Dark Phoenix (2019)


As I’ve suspected, Dark Phoenix isn’t really as bad as all those negative reviews would have one believe. Not saying it’s one of the better films I’ve seen recently but it is watchable, fairly enjoyable even.

Sure, a lot of things didn’t work. The villains were forgettable. I thought Jessica Chastain was kind of wasted in the movie. The visual effects were great but the fight scenes and the wire works were almost bad—nothing special, maybe just a tad better than the first X-Men movie. There’s some palpable tension in some of the earlier scenes (e.g., that scene with the chopper) but that battle on the streets of New York was a mess.

In contrast to what we usually get from Marvel, there isn’t a lot of jokes in this one or witty one-liners. Instead, we have Sophie Turner trying her very best not to kill Tye Sheridan and James McAvoy early in the second act. Just kidding. I thought her acting was fine. And I was surprised that there’s a lot of fan hate online for our dear Sansa girl. Toxic fandom, these kids.

Unlike the last Spider-Man movie, there’s emotional weight in here, a somewhat compelling story about guilt, forgiveness.

As a movie about mutants, the “other”, the rebels, and their internal conflicts—this being embedded in the X-Men movies’ DNA (as Deadpool said, X-Men is “a dated metaphor for racism in ’60s”)—I found this to be more interesting than some of the last movies from Marvel such as Captain Marvel and Black Panther.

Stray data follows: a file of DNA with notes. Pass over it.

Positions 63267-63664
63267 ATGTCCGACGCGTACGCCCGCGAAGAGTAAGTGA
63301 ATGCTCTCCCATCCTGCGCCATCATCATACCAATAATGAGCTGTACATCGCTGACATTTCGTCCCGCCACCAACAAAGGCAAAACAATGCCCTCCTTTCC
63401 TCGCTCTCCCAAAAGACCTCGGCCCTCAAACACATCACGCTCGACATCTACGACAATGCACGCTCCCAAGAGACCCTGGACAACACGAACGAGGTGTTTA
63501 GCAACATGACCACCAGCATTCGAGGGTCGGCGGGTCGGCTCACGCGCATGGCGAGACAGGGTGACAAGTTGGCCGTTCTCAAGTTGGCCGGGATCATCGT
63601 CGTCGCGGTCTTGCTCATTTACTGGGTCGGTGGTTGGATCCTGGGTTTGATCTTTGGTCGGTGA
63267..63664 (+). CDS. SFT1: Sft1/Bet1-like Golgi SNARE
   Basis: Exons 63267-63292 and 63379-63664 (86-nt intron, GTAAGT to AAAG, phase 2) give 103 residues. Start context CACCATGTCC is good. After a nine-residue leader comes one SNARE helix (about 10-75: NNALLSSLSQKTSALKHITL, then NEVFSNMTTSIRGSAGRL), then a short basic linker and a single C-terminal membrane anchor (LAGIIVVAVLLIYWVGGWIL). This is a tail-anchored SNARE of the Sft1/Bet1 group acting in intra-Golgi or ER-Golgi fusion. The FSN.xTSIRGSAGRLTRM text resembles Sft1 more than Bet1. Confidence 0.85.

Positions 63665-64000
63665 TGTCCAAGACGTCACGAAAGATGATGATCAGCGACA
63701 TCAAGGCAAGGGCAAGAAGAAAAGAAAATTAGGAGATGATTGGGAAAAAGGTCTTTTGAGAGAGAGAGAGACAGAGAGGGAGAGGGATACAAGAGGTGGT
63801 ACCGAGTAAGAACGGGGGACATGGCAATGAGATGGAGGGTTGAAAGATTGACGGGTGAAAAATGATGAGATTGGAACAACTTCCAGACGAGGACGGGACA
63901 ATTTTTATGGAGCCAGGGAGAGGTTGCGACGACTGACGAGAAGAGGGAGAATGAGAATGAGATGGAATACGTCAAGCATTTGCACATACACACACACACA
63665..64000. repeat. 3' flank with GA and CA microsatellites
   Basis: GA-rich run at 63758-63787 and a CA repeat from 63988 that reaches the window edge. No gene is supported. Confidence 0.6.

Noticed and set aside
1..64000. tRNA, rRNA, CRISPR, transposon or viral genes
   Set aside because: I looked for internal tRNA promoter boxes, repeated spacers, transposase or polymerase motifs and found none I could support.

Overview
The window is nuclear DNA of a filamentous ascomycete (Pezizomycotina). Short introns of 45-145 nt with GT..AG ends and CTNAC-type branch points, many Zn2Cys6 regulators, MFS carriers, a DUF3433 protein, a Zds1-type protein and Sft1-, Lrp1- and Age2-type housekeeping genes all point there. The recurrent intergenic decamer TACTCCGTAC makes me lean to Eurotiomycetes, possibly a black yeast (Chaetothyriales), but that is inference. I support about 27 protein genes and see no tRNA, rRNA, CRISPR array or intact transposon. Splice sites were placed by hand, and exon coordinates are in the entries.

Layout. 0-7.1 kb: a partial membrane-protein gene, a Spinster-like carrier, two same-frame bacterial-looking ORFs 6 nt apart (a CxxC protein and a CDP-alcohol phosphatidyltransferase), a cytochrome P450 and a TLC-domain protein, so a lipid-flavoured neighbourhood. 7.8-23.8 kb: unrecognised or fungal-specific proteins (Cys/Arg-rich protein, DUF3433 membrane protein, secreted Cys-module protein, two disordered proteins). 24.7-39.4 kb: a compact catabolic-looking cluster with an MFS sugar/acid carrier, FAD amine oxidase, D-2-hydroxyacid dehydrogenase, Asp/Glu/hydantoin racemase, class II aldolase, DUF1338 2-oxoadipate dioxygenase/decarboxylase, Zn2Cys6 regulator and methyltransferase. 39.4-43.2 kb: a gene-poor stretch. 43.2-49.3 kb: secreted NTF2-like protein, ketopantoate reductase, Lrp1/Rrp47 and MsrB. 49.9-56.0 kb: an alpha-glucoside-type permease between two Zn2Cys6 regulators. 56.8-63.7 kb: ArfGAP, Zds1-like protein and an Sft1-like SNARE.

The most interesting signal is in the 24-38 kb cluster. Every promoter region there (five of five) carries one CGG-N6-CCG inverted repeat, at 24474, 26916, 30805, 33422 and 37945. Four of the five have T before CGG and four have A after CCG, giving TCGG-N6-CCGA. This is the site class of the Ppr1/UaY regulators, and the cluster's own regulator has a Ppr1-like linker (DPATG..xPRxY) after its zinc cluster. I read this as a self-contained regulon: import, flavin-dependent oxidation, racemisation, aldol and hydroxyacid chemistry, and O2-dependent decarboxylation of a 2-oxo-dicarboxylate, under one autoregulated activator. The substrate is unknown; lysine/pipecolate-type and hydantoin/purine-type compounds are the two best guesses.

Early in the movie, there is a disagreement between Charles (James McAvoy) and Mystique (Jennifer Lawrence). Charles seems to be too accommodating in helping the US government, to the extent of sacrificing the team. For Mystique, this wasn’t what they fought for. Charles’ rationale was that the X-Men being celebrated as the heroes is better than them being treated as the “other”, whatever the cost. It was a compromise that would blowup in his face later on when after an incident involving Jean Grey, they were again treated as enemies, collared and chained, and dragged across concrete like criminals by heavily armed police officers.

The nine-episode animated cartoons from the ’90s is still the best Dark Phoenix Saga, live action or otherwise. But Dark Phoenix isn’t all that bad and I liked this one better than the all too predictable X-Men: Apocalypse. And as a “Dark Phoenix” movie, it’s definitely better than The Last Stand—y’know, the one where a half-naked Hugh Jackman finally gets “intimate” with a badly made up Jean Grey.

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